Today’s court hearing on the challenge to the legislative attempt to seize control of the state’s public education system from the state Board of Education and vest it all in the over-matched hands of the state’s woefully inexperienced new Superintendent of Public Instruction has been postponed at the request of the defendants, but there should be no doubt about the ultimate outcome according to the state’s major newspapers. This morning, the editorial page of the Charlotte Observer joined the Greensboro News & Record and Raleigh’s News & Observer (among others) in condemning the scheme.
Here’s the Observer:
“…on public schools, the Constitution is clear: The General Assembly crafts laws involving education policy. The State School Board, not the Superintendent, is in charge of making and administering rules and regulations within those laws.
We hope and expect the courts to strike down most, if not all, of House Bill 17. It would be far from the first time that judges have had to remind Republican lawmakers of the limits of their power.”
And here’s the N&R on Tuesday of this week:
“This [the legislative takeover attempt] provoked a sharp reaction from the man McCrory appointed to chair the board — Bill Cobey, a former Republican congressman and state party chairman. He and a majority of board members voted to go to court.
State Senate leader Phil Berger claimed they didn’t have a case. That’s what he said when McCrory sued, with support from former Govs. Jim Martin and Jim Hunt, to block the creation of regulatory commissions that the governors said intruded into executive authority. The state Supreme Court sided with McCrory, giving him an important victory against legislative overreach. This time, McCrory chose to give in.
Fortunately, Cobey has the fortitude to stand up for executive authority. His board, which is an executive agency, can hardly supervise and administer the schools if it has no say over the hiring of top administrators and the expenditure of funds. The legislature may intend to further restrict Cooper’s power by limiting what his appointees to the board can do, but the constitutional issue is more important. The authors of the document clearly meant for the superintendent to carry out the directives of the board, not to operate independently of it. There’s nothing partisan about that.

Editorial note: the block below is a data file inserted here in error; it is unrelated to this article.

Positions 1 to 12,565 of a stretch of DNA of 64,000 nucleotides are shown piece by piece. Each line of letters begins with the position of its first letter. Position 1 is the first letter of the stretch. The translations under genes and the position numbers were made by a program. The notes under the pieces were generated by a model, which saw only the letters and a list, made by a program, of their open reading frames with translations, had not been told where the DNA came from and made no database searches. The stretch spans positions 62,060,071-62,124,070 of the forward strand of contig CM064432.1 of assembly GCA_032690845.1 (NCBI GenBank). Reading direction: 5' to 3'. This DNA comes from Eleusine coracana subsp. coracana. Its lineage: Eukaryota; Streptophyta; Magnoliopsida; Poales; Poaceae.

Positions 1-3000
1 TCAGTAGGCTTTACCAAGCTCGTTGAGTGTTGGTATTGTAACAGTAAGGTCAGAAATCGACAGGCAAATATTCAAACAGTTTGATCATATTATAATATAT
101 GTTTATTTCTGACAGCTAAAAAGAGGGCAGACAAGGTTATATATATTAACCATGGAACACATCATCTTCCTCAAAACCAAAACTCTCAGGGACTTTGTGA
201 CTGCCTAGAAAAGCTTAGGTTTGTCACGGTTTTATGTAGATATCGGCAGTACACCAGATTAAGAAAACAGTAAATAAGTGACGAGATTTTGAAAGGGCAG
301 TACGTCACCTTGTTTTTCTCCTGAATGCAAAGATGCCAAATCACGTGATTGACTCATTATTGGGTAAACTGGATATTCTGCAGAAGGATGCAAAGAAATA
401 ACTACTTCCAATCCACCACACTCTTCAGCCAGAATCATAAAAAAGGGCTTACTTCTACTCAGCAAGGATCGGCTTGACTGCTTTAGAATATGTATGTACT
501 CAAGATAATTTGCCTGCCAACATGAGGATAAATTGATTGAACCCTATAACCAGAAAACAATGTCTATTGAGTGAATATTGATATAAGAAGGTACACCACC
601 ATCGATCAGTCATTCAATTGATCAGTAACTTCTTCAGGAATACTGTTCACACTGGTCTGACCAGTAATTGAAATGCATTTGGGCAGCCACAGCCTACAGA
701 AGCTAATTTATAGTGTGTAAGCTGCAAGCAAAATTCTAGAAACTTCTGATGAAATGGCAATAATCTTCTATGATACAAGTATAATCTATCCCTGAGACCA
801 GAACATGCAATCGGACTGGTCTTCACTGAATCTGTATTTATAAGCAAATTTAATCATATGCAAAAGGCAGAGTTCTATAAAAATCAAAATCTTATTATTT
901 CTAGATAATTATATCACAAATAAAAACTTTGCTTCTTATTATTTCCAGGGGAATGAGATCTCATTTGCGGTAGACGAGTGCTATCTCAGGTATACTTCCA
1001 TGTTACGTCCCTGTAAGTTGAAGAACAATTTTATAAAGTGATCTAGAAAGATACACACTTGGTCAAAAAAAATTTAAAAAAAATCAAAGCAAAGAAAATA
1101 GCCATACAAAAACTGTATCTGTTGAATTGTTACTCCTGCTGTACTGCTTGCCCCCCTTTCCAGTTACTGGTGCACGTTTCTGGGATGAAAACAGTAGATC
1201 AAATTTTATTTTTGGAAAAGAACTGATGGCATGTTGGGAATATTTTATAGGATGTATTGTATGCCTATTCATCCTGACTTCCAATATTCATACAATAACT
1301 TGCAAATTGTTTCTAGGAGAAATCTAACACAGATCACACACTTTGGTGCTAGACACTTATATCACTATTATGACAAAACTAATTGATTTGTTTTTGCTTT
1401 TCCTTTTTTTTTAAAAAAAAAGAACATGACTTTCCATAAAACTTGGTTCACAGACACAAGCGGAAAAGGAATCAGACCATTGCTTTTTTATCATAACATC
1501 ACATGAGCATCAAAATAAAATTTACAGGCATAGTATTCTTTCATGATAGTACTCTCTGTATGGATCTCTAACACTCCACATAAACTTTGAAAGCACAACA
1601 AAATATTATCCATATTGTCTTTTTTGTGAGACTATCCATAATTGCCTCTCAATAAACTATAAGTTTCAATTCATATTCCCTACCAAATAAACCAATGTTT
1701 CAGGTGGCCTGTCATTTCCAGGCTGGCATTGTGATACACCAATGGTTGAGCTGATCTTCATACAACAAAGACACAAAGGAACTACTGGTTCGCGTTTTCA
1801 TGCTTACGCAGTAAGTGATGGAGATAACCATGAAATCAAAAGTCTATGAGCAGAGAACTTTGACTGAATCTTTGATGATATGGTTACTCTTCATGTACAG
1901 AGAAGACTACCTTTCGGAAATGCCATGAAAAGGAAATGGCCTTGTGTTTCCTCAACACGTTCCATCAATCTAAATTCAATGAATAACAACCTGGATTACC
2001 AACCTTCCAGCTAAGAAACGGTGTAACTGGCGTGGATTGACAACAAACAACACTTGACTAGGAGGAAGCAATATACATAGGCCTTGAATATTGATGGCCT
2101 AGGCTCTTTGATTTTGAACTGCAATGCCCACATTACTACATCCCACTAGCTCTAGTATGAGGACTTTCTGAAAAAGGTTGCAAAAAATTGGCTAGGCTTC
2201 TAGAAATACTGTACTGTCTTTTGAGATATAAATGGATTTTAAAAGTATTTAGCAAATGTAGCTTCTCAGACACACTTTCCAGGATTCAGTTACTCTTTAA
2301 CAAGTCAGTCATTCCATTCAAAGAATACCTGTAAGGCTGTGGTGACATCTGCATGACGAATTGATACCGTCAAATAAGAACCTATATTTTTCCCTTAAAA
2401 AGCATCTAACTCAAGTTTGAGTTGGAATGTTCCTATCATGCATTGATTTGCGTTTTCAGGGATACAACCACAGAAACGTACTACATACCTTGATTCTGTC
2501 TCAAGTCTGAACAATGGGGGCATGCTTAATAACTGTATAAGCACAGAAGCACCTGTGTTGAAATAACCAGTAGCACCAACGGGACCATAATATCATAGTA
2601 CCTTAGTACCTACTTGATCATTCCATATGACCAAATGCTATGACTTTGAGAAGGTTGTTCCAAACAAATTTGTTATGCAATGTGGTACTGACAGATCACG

The courts should strike down this measure.”
And here’s the N&O:
“GOP lawmakers want to do the following: give Johnson virtually all hiring power, remove the board’s approval of contracts, put administrative officers of charter schools under Johnson. The Republican leadership claims Democrats took away power from the superintendent’s office in the mid-1990s for political reasons and they’re just correcting that. In reality, what GOP chiefs are likely up to is to give power to Johnson, believing he will take orders from them. He is, after all, new to state government and thin on administrative experience.
So State Board of Education Chairman Bill Cobey, a former GOP congressman, is mad enough to take the issue to court, likely setting up a long legal fight. A Wake Superior Court Judge, Don Stephens, issued a temporary restraining order to block the legislature’s move for now.
This is an important confrontation. The State Board may be political, but it’s not in the thick of the partisan fray, and needs to stay above that in order to engage in reasonable, balanced judgments about the direction of public education.”
All in all, it looks like GOP legislators may be headed for what seems like their umpteenth defeat at the hands of state and federal courts. No wonder they’ve been trying to rig that decision making venue too.